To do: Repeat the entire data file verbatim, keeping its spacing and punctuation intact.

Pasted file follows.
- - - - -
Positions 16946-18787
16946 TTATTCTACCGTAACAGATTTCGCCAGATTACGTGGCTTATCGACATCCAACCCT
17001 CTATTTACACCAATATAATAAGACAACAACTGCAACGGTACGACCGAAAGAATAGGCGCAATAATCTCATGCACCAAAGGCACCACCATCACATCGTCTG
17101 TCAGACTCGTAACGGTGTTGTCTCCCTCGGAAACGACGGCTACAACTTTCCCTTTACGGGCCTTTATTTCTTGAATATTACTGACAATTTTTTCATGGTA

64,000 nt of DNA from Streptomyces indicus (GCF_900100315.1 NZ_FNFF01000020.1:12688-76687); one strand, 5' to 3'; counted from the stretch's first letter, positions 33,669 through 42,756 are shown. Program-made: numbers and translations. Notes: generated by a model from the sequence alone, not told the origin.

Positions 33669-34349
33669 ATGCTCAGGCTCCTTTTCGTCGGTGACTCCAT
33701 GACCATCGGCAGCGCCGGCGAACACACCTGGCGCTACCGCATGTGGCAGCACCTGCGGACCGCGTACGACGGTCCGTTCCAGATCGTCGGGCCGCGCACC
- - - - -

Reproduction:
Positions 16946-18787
16946 TTATTCTACCGTAACAGATTTCGCCAGATTACGTGGCTTATCGACATCCAACCCT
17001 CTATTTACACCAATATAATAAGACAACAACTGCAACGGTACGACCGAAAGAATAGGCGCAATAATCTCATGCACCAAAGGCACCACCATCACATCGTCTG
17101 TCAGACTCGTAACGGTGTTGTCTCCCTCGGAAACGACGGCTACAACTTTCCCTTTACGGGCCTTTATTTCTTGAATATTACTGACAATTTTTTCATGGTA

64,000 nt of DNA from Streptomyces indicus (GCF_900100315.1 NZ_FNFF01000020.1:12688-76687); one strand, 5' to 3'; counted from the stretch's first letter, positions 33,669 through 42,756 are shown. Program-made: numbers and translations. Notes: generated by a model from the sequence alone, not told the origin.

Positions 33669-34349
33669 ATGCTCAGGCTCCTTTTCGTCGGTGACTCCAT
33701 GACCATCGGCAGCGCCGGCGAACACACCTGGCGCTACCGCATGTGGCAGCACCTGCGGACCGCGTACGACGGTCCGTTCCAGATCGTCGGGCCGCGCACC